Not Having a Will May Lead to Results That Don’t Reflect Your Wishes
If you die without having a will to distribute your assets, then you have died intestate. Dying intestate means that your assets will be distributed in accordance with the plan outlined in the law, not in accordance with any plan outlined by you. This can have unexpected and undesired results. For example, this can mean that your spouse is left with less of your assets than you may have wished.
In Florida, how much of your estate (your assets) your surviving spouse will receive at your death depends upon whether 1) you have children, 2) whether your surviving spouse is also the parent of all your children and 3) whether your surviving spouse has children who have a parent other than you.
If you do not have any children, then your surviving spouse will receive all of your estate assets.
If you have children and your surviving spouse is also the parent of all of those children, then your spouse will receive all of your estate assets.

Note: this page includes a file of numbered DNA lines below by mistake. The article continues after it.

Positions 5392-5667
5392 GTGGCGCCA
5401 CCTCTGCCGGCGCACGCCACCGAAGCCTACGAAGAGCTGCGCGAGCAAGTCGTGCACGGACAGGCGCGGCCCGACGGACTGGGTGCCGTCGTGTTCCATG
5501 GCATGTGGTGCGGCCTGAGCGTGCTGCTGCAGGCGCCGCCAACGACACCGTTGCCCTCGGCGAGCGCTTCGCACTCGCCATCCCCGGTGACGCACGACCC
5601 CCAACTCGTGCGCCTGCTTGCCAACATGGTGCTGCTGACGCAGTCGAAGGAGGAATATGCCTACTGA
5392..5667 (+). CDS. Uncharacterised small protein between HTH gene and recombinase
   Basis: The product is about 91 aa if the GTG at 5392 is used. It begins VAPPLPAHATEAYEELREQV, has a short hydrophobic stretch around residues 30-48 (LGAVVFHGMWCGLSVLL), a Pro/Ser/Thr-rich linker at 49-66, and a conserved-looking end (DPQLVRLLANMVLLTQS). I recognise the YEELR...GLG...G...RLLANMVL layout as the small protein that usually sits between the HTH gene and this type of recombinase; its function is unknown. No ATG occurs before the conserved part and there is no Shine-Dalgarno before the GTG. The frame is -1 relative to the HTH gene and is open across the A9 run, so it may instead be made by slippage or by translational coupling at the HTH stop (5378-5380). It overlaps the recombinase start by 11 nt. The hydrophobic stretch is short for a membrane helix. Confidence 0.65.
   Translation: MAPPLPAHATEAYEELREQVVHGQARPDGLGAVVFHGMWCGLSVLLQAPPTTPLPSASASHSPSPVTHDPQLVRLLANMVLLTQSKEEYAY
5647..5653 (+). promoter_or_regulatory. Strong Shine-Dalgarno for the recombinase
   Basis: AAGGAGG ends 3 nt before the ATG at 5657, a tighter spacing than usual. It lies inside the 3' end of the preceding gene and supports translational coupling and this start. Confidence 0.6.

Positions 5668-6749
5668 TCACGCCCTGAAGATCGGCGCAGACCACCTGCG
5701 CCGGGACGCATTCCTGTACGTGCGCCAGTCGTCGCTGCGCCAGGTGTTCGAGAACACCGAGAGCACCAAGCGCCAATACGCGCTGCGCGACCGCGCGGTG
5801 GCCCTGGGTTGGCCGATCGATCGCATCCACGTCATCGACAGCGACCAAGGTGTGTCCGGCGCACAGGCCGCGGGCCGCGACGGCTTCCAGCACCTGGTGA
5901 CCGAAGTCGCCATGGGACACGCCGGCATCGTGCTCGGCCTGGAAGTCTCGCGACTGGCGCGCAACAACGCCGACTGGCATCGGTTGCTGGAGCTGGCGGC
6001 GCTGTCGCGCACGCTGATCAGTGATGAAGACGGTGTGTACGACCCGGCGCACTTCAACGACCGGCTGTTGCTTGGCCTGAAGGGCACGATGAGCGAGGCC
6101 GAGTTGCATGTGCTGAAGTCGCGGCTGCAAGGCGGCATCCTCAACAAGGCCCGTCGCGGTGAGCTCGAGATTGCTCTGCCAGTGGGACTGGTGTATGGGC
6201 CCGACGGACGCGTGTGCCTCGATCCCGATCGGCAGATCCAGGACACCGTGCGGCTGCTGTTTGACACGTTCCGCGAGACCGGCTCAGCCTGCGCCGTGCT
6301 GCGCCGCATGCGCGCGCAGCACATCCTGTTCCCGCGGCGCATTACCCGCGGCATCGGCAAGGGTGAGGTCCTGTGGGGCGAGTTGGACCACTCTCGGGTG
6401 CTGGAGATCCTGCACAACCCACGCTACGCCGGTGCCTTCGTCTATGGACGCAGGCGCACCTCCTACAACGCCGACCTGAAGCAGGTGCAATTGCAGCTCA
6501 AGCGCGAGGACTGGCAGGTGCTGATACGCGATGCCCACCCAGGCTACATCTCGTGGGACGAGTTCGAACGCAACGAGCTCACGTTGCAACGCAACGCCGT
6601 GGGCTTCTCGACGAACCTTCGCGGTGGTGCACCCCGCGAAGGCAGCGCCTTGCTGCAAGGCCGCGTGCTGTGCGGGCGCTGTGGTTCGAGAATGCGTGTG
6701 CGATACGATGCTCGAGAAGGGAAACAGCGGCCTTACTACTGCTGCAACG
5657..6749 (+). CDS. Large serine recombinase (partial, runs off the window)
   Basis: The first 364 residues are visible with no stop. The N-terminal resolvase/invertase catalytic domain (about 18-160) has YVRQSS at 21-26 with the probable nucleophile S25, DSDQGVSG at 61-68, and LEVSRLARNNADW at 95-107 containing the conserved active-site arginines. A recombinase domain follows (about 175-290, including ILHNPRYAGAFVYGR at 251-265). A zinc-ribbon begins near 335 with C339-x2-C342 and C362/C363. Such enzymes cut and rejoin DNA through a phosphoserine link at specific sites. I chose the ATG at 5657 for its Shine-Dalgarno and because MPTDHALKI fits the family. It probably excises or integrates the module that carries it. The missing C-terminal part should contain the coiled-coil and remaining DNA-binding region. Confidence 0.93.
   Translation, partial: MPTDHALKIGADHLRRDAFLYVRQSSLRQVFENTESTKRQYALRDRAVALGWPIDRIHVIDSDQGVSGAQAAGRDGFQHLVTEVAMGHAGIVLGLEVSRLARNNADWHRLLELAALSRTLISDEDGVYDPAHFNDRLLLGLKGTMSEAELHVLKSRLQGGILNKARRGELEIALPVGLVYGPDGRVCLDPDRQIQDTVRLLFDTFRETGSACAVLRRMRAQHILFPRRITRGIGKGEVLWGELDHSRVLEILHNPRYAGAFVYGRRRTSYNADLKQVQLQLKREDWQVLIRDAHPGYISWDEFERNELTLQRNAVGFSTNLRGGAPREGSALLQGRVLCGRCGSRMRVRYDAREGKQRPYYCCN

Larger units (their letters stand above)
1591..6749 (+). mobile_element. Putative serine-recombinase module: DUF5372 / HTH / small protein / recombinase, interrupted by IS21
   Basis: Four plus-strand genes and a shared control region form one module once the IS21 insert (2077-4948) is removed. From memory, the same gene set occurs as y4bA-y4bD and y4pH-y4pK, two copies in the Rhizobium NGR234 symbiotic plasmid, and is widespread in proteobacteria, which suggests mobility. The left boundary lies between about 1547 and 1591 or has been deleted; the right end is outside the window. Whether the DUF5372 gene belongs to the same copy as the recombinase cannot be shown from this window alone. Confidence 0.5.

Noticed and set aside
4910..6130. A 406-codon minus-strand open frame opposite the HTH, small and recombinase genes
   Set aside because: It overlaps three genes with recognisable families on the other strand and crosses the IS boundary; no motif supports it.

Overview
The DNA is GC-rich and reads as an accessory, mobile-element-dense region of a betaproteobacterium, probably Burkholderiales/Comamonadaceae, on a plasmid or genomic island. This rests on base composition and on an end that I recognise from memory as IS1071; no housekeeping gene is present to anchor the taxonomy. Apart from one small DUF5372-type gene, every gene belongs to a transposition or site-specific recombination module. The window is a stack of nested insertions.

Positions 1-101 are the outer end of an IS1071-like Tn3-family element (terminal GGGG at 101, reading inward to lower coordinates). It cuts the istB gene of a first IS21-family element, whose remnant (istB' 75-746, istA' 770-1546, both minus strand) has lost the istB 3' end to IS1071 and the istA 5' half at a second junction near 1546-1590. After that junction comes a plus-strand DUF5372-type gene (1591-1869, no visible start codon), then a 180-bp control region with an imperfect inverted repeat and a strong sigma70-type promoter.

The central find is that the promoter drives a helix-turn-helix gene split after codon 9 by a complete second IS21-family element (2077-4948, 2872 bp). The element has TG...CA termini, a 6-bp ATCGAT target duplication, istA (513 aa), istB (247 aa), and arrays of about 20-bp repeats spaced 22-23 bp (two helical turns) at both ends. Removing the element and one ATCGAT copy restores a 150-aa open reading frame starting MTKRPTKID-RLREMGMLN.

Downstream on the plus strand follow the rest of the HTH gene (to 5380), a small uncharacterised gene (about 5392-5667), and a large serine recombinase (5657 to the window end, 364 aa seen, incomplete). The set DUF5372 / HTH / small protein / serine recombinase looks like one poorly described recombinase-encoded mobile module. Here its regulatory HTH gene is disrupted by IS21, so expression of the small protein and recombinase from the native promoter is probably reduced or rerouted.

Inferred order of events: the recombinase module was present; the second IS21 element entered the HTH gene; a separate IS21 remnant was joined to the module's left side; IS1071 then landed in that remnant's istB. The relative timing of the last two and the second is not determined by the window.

However, if you have children and your surviving spouse is not the parent of all of your children, then your spouse will only receive one-half of your estate assets.
Perhaps an even more unexpected result happens if you have children and your surviving spouse is the parent of all your children; but your surviving spouse also has children who are not your children, then your surviving spouse only gets one-half your estate assets.
So, if you want your spouse to receive all your assets, but you don’t prepare a will expressing that desire, you run the risk that, despite your desires and good intentions, your spouse will receive less than either of you expected.